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Gunboat War At Vicksburg
A Union seaman’s nightmarish memories of shot, shell, and shoal waters in Grant’s Mississippi River campaign, 1862–63
August/September 1978 | Volume 29, Issue 5
We had fine times playing ball on a common a short distance from our boat, also in fishing in a small stream just a little below where we were located. Some of our boys could not bear good treatment and would wander off and get drunk. The consequence was that we were not allowed to go ashore without a pass and orders were sent to the Provost Marshal to arrest any of the crew found ashore without a pass and bring them aboard.…
On May 18th 1863 our vacation ended. Our boat had been repaired and we were on our way to Cairo. We came off the weighs on the 13th and left Carondelet on the 18th. A new turret of half inch iron had been built on the wheel house and two howitzers were to be put into it when we reached Cairo. This was for our protection against Guerrillas and would be a wonderful help if we got into a place like Sunflower Bayou once again. …
We hadn’t got more than half a crew, for sickness, discharges, desertions &c left us very short handed and to make things still worse our Marines were to be taken from us when we got to the fleet and sent back to their regiment. If this was so we would only have men enough left to manage our bow battery. They made a change in our gun crews and I was made first loader of No. 3 gun, bow battery.
We stopped at Memphis on our way down and sent our sick boys to the hospital. We expected to reach Helena on May 23, 1863 where we would coal up.
Nothing worthy of mention took place after leaving Helena and we finally reached the Yazoo but found only the Black Hawk , our Flag Ship, and the [new ironclad] Gunboat Choctaw there as the other boats had run the batteries.
While the Cincinnati had been repairing upriver, Admiral Porter on the night of April 16 had taken most of his fleet through the fire of the Vicksburg batteries, losing one transport in the process. Once below, his fleet ferried Grant’s army, which had marched down the west bank, across the river and landed them in the state of Mississippi. Now, as Grant put it, at last his army “was on dry ground on the same side of the river with the enemy.” The maneuver outflanked the Confederate works at Vicksburg and Grand Gulf and allowed the general, by fighting and circling inland, to force the evacuation of the latter and to put the former under siege from its weaker side.
As we did not have a full crew a levy of men was sent to us from the Choctaw in charge of their Boatswain’s Mate, a Scotchman by the name of Dow. I don’t know how many there were but I think about forty. We had hardly got anchored before we were ordered down the river to attack a water battery at the edge of a ravine which separated the two armies. Here was another mistake of the powers that be, I think. Why they didn’t send the Choctaw , I can’t understand for it was a very much better protected Gunboat than ours. It seemed such a pity to spoil our nice brand new boat.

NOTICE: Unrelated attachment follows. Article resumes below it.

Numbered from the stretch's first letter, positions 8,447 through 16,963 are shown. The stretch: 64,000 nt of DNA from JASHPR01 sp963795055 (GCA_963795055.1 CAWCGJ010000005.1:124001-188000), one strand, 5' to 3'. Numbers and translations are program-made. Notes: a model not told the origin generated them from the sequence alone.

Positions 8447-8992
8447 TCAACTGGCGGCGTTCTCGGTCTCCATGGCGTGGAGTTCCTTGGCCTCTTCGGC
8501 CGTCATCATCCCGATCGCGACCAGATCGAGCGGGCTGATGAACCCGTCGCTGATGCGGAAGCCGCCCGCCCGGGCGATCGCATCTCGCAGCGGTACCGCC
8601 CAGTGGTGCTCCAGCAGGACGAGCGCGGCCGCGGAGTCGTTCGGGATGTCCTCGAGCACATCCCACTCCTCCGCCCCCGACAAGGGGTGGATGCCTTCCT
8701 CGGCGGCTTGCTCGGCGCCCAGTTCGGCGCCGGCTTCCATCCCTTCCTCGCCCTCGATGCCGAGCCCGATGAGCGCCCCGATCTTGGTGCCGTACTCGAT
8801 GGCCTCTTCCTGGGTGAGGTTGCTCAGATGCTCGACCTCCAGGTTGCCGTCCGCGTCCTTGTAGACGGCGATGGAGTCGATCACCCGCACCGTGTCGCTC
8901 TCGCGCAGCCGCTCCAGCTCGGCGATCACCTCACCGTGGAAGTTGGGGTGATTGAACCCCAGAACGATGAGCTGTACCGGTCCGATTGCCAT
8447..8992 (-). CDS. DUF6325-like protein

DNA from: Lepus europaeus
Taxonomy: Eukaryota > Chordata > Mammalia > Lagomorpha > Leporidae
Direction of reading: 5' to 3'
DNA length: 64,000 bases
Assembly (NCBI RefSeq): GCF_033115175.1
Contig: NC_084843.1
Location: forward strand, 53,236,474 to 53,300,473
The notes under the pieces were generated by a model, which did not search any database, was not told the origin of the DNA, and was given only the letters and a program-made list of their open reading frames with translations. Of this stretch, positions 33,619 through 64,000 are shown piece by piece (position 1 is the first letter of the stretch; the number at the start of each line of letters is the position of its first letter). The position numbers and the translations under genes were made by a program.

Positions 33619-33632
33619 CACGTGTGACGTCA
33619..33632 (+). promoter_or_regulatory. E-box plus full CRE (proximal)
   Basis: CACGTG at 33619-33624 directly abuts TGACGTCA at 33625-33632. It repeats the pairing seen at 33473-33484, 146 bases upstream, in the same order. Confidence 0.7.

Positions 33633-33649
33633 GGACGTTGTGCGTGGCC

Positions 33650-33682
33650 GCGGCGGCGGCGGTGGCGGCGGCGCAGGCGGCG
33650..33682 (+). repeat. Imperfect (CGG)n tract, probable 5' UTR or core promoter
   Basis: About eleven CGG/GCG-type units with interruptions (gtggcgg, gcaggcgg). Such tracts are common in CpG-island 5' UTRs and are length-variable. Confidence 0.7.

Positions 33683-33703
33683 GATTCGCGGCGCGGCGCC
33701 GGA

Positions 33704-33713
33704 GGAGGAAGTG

By May 20,1863, Grant had invested Vicksburg from the east, obliging the Confederate defenders to withdraw from the bluffs along the Yazoo and permitting his army to establish a new base of supplies on that tributary. The enemy battery in question had been troubling the right wing of W. T. Sherman’s corps which abutted on the Mississippi above Vicksburg. Admiral Porter had agreed to send one of his ironclads to attempt to enfilade the battery, but only after Sherman and Grant himself had assured him that the Confederates had moved most of their other big guns away from that part of the river and that Sherman’s sharpshooters would prevent even the guns of the intended target from firing on the Union vessel. To judge from what occurred, the generals erred regarding the first point and failed regarding the second. Indeed, a captured enemy colonel would later tell Porter that the Confederates, having broken the army code and being able to read the signals passing between Sherman and Porter, were fully ready for the attack of the Cincinnati .
On the morning of May 27,1863 we started down the river. We had protected our stern with bales of hay, also piled them around the Pilot House altho’ it was protected by iron plating. Our sides were partially protected [by armor] but only on the sides next to our boilers so we hung chains over the Starboard and Port bows. However we were poorly protected as we had to fight head downstream and it was impossible to keep her so because every time our big guns went off our boat swung around and exposed our poorly protected parts to the enemy.